“[W]hen evidence of other crimes is offered for some proper purpose, the question of whether its prejudicial value outweighs its probative value becomes a material consideration.” State v. Mortoro, 160 Conn. 378, 391, 279 A.2d 546 (1971). Connecticut Code of Evidence § 4-3 provides: “Relevant evidence may be excluded if its probative value is outweighed by the danger of unfair prejudice or surprise, confusion of the issues, or misleading the jury, or by considerations of undue delay, waste of time or needless presentation of cumulative evidence.” Relevant evidence may be excluded if it would “unduly arouse the jury's emotions, hostility or sympathy.” State v. DeMatteo, 186 Conn. 696, 702, 443 A.2d 915 (1982).
The testimony relating to the Rose assault clearly fits into the category of evidence that would have unduly aroused the jury's emotions and hostility. It painted the defendant as a gun toting criminal with a proclivity for shooting people. The evidence was not admissible for that purpose. See State v. Dunbar, 51 Conn.App. 313, 325-26, 721 A.2d 1229 (1998), cert. denied, 247 Conn. 962, 724 A.2d 1126 (1999). Consequently, the testimony would have unduly prejudiced the jury, while its probative value was minimal.
The testimony of several individuals was introduced at trial regarding the Rose shooting. The portion of the testimony relevant to the crimes for which the defendant was on trial was simply that which would prove that he had at some time owned a gun that produces shell casings that match the one found on Hopkins' collar. It would have been sufficient for the state simply to introduce evidence to that effect without going into the details of the defendant's involvement with the assault on Rose. Cf. State v. Mortoro, supra, 160 Conn. at 387-91, 279 A.2d 546 (reversing judgment where court admitted evidence of defendant's planning armed holdup unrelated to charges at issue); State v. Dunbar, supra, 51 Conn.App. at 325-26, 721 A.2d 1229 (prosecution for unlawful possession of weapon reversed because evidence admitted of prior arrest for weapon violation).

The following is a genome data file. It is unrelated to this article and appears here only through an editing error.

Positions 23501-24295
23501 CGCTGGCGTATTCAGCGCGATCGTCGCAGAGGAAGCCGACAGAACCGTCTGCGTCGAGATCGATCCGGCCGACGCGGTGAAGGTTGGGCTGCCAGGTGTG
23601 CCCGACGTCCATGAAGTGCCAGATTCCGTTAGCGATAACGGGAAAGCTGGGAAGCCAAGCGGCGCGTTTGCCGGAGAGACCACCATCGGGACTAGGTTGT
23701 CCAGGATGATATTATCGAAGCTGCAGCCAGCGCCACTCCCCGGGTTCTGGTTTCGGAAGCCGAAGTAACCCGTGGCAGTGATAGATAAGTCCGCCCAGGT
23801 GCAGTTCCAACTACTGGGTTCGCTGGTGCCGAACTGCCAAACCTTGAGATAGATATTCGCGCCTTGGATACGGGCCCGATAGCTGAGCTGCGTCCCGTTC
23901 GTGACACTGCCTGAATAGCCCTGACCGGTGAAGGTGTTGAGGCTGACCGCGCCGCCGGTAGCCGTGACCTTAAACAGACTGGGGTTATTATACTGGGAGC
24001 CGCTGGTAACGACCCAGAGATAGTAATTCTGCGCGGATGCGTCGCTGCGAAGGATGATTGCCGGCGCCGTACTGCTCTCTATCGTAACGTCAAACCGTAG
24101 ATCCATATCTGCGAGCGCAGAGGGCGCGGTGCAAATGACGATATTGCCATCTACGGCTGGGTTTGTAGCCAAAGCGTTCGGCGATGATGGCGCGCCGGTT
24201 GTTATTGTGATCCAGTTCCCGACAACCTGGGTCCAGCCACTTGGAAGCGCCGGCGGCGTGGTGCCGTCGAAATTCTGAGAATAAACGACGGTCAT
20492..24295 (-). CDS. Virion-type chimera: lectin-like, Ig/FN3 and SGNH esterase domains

Concluding that the court abused its discretion in admitting the prejudicial testimony does not end our inquiry, however. “When an improper evidentiary ruling is not constitutional in nature, the defendant bears the burden of demonstrating that the error was harmful.” (Internal quotation marks omitted.) State v. Sawyer, 279 Conn. 331, 352, 904 A.2d 101 (2006). The standard for demonstrating harmful error requires the defendant to show that “the jury's verdict was substantially swayed by the error.” Id., at 357, 904 A.2d 101. Further, a “nonconstitutional error is harmless when an appellate court has fair assurance that the error did not substantially affect the verdict.” (Internal quotation marks omitted.) Id.